I was around for the original implementation of the Fed Put. During the Crash of ’87 I was a newly minted graduate of the Salomon Brothers training program. Black Monday was a disaster, but the following day was worse. We started the day with a meeting that warned that the NYSE specialist system was essentially out of capital, which threatened the clearinghouses and major clearing banks. By noon on Tuesday, the equity markets had largely frozen under continued selling. There was no one to absorb it. Keenly aware of the systemic risk that a market crash posed – remember, this now threatened the banking system – the Fed convened conference calls with some of the largest investment banks. After some pow-wows in a smoke-filled office, the head of our equity department said that we should call down to the floor[i], find out what it would take to re-open the stocks that we traded that were offered-only, and place whatever bid was necessary to get them to resume trading – no matter what. When it became clear that Salomon, Goldman Sachs, and Morgan Stanley were all making the same inquiries, other buyers stepped in, some of the selling evaporated, and the market turned around.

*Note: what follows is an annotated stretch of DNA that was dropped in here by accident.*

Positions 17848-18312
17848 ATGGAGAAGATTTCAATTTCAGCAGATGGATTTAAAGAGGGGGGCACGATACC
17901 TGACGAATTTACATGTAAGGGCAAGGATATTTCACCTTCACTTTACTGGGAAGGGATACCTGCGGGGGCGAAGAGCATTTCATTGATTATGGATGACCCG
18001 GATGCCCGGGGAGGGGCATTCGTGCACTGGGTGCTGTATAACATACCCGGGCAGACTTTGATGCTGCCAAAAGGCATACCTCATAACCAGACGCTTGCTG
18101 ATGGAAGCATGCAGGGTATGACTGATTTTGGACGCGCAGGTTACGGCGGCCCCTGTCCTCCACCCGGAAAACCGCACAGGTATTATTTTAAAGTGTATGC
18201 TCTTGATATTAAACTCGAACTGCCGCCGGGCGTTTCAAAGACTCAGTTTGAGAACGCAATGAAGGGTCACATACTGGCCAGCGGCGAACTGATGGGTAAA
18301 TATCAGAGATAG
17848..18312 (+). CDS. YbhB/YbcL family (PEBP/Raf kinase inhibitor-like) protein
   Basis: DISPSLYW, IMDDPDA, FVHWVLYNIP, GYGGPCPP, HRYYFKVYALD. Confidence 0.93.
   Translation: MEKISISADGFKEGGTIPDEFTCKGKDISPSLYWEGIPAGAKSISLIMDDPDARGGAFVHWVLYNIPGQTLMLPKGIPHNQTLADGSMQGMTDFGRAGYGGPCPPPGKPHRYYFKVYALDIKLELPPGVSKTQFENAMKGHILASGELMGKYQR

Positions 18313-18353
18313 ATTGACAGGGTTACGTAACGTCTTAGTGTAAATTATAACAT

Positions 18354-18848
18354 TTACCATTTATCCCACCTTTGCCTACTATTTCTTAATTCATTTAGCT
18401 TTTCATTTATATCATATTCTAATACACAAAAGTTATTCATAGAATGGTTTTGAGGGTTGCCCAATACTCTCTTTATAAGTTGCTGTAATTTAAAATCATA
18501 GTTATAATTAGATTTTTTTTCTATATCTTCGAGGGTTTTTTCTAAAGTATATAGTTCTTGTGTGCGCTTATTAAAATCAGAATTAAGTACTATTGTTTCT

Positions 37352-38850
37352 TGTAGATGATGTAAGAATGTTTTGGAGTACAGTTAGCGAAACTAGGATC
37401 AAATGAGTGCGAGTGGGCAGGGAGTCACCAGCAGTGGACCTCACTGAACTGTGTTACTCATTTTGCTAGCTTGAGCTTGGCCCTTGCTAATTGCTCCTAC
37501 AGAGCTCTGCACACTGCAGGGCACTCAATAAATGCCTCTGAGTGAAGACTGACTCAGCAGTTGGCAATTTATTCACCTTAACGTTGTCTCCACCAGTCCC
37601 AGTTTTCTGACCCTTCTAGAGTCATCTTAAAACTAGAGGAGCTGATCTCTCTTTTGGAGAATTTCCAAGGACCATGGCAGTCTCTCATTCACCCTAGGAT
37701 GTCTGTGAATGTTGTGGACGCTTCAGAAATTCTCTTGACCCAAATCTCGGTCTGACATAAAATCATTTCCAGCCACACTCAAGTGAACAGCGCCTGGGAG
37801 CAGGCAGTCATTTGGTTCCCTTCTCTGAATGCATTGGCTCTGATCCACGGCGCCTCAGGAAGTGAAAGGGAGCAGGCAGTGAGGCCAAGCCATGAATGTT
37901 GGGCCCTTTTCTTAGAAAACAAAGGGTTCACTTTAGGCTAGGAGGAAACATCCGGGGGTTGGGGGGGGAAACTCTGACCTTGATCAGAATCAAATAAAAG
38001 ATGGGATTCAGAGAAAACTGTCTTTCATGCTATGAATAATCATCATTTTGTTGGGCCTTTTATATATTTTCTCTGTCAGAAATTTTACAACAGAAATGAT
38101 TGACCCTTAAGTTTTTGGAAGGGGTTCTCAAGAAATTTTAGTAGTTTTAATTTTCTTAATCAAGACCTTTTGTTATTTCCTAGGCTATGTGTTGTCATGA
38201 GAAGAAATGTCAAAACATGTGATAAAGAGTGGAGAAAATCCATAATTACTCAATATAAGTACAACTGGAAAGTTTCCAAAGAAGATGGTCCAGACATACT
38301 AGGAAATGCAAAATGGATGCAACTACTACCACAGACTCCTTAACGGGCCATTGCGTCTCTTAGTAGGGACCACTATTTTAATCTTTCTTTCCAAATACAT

It has since become known that the Federal Reserve engineered that turnaround by guaranteeing financing to the firms involved. In other words, the Fed Put. But at that time, stocks were down well over 25% in a two-day period and the risks no were longer contained to the equity market.
Moving forward, the Fed intervened when the excessive leverage of Long-Term Capital Management threatened banks and fixed income markets in 1998 but refrained from meaningful action during the 2000-2002 period until the decline was well underway and a recession loomed. The combination of investor enthusiasm about the internet and Fed liquidity in advance of the feared Y2K problem pushed equities to dizzying heights. Markets peaked as the Fed was withdrawing their Y2K liquidity, and over the ensuing two years the S&P 500 (SPX) fell more than 40%, while the NASDAQ 100 (NDX) shed about 80% from its internet bubble highs. The Fed did begin to cut rates in early 2001, but that was only after plunging stock prices began to affect the broader economy. We saw further rate cuts in late 2001, but those were in response to 9/11, not stocks.